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How much electronics (videogames) do you allow? - Page 2

post #21 of 46
Quote:
Originally Posted by NaturalMamma View Post
I guess most of that Waldorf-y lifestyle stuck in our home and has become a part of who DD is as an individual.
She's nine. She isn't done yet!
post #22 of 46
I totally don't get putting limits on the amount of time one can listen to music. Music is a beautiful thing and loving it doesn't mean one is " disconnected" with others they live with. I can't imagine being told I can't listen to music.

We all have our own computers, we all game, we have xbox 360, wii, ps3, ps2, game cube, N64 ect. We only have 1 tv and it's never on for background noise as I find that annoying. Having said that, sure we have had times were we each got really into a game, and then get sick of playing and do something else like read. Both dd and I are big readers, we also go to the opera together and love our iPods.
post #23 of 46
N64?! Wow, blast from the past!

We love our Ipods too. I just recently upgraded to a classic for more space. We all have them, even 7yo dd, although she doesn't use hers too much.
post #24 of 46
Well I don't have teens yet, but right now my husband and I have agreed that we will not buy video game consoles, only music players. We will instead focus on outdoor sports. It is so easy here though to head to the beach, or play a soccer game or even tennis or basketball, so I take that into consideration that sports are something readily available to all here in San Diego. My philosophy so far is to spend money on sports equipment. We will see how long that lasts as my kids get older.
post #25 of 46
Quote:
Originally Posted by Happiestever View Post
Well I don't have teens yet, but right now my husband and I have agreed that we will not buy video game consoles, only music players.
We said that!

One year for Christmas, the only thing my kids asked for was a Wii. That's it. Neither of them wanted anything else.

We got them a Wii.

I truly believe that for nearly all families, at some point you have to decide if you are a "my house my rules" kind of parent or a "I trust you enough to let you be different from me" kind of parent. We choose the later.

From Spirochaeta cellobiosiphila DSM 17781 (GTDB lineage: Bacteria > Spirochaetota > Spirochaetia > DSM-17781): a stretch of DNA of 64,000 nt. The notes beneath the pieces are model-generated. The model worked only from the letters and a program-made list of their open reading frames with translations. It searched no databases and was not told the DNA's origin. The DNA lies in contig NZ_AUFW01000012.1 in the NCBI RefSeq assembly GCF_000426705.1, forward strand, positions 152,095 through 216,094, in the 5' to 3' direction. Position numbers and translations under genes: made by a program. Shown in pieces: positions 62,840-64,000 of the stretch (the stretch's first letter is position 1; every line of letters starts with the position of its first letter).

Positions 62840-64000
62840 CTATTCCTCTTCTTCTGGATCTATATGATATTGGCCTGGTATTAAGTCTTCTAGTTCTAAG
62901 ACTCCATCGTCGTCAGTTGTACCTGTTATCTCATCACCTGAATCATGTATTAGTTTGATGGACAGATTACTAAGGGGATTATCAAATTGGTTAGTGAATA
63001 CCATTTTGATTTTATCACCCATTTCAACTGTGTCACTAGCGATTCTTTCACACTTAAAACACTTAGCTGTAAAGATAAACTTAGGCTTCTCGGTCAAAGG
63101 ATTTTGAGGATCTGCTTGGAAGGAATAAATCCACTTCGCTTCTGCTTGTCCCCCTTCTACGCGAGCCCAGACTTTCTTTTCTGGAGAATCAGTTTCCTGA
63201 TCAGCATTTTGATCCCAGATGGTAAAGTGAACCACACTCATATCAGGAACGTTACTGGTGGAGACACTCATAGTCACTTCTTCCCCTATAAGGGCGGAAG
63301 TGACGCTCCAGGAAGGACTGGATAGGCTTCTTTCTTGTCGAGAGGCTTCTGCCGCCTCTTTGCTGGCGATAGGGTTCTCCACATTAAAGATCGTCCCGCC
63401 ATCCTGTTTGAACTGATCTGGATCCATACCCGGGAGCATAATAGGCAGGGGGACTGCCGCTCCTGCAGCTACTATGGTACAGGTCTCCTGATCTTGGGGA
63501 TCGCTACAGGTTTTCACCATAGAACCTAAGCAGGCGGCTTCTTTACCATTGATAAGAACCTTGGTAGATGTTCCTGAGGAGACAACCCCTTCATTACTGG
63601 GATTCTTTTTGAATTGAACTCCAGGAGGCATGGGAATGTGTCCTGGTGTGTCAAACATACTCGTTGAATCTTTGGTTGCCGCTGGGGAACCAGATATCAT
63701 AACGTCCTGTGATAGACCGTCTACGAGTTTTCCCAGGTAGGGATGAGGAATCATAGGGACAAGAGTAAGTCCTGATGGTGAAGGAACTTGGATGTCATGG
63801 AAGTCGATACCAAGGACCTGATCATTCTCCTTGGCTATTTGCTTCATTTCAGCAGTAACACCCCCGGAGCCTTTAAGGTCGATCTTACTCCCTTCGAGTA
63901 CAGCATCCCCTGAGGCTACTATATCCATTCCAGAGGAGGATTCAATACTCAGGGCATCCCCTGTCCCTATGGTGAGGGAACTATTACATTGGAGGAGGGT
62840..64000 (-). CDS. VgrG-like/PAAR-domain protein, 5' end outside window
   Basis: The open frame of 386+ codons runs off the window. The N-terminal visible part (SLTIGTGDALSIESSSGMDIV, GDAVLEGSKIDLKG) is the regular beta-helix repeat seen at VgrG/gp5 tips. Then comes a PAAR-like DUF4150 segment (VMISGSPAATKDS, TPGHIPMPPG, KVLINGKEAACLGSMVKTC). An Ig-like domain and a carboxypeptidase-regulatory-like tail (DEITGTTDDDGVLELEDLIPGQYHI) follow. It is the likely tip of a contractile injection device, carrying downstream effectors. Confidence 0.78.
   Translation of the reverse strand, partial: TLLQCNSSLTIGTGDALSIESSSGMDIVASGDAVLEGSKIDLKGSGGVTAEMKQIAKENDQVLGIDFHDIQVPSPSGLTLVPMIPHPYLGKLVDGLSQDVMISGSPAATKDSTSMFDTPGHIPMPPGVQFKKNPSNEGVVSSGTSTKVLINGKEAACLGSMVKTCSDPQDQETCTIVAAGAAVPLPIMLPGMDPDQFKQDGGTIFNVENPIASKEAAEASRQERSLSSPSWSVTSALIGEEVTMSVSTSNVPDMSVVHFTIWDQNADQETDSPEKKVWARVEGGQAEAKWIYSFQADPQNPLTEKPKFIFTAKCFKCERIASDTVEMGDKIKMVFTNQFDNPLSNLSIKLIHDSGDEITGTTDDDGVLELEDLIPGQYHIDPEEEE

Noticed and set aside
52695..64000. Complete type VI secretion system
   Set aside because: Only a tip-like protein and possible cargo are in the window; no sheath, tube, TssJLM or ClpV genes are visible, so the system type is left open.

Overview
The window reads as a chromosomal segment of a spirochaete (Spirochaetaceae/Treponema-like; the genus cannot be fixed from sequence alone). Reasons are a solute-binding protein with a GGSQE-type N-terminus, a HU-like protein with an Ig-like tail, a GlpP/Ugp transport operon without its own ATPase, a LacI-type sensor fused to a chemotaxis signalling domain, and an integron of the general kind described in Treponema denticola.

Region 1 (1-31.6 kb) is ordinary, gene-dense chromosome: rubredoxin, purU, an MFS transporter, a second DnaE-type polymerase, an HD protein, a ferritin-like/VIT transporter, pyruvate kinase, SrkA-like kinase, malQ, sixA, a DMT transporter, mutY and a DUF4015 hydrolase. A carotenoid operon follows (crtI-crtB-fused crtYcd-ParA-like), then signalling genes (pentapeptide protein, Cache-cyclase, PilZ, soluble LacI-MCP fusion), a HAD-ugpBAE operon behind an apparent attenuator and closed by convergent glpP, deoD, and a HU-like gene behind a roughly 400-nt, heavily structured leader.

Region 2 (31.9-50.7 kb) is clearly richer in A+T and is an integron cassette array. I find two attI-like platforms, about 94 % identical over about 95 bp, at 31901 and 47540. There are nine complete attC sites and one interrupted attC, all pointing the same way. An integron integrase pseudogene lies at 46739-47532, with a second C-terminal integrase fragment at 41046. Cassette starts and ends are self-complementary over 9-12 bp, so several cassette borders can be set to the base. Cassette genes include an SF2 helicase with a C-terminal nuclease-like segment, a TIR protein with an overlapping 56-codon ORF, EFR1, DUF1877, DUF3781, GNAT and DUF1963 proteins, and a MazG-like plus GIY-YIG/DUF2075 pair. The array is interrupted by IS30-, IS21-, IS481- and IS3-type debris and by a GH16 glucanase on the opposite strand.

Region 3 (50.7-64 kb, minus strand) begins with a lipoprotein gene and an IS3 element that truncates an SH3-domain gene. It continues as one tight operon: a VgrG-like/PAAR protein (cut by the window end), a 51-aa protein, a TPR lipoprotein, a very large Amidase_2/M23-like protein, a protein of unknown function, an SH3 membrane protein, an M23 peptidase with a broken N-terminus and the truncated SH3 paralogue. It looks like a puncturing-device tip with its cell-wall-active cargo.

post #26 of 46
yeah, I didn't think we'd ever own a gaming system - and we didn't until a year and a half ago when we got a wii for our whole family to enjoy.
post #27 of 46
We have never bought one. I don't want one around. Now if it didn't cost me anything then it's fine I am sure it would be no more of a constant turn-negotiating sort of conflict area than computer games are now, in fact it would give more options. But also it's a money decision. To buy a console then you want games, then newer games, etc. and it seems like a bit of a money trap to me. We have struggled over whether to even keep internet on for financial reasons, we aren't fixing or replacing our dishwasher, etc. A lot of things are pretty bare bones for us right now. I'll buy musical instruments before I'll buy a game console. Then again I have never had more than the occasional mention of wanting one. And we have a daughter waiting for a digital piano that she greatly desires. So there is a hierarchy of needs and then a hierarchy of wants, and so long as nobody is acting like it is extremely important that occasional mention of how fun it would be won't inspire us to purchase.

Arduinna I agree the mp3 has replaced cds for our dd so that is her music access and I am mostly glad for it, though I do often ask her to not listen at time when I am actually wanting to converse because she can't hear as well. She doesn't want speakers.
post #28 of 46
Quote:
Originally Posted by littlest birds View Post
Now if it didn't cost me anything then it's fine
ours was a Christmas present to the kids. We were going to spend money on them any way, we just chose to spend it on what they wanted for themselves rather than what we thought they should want.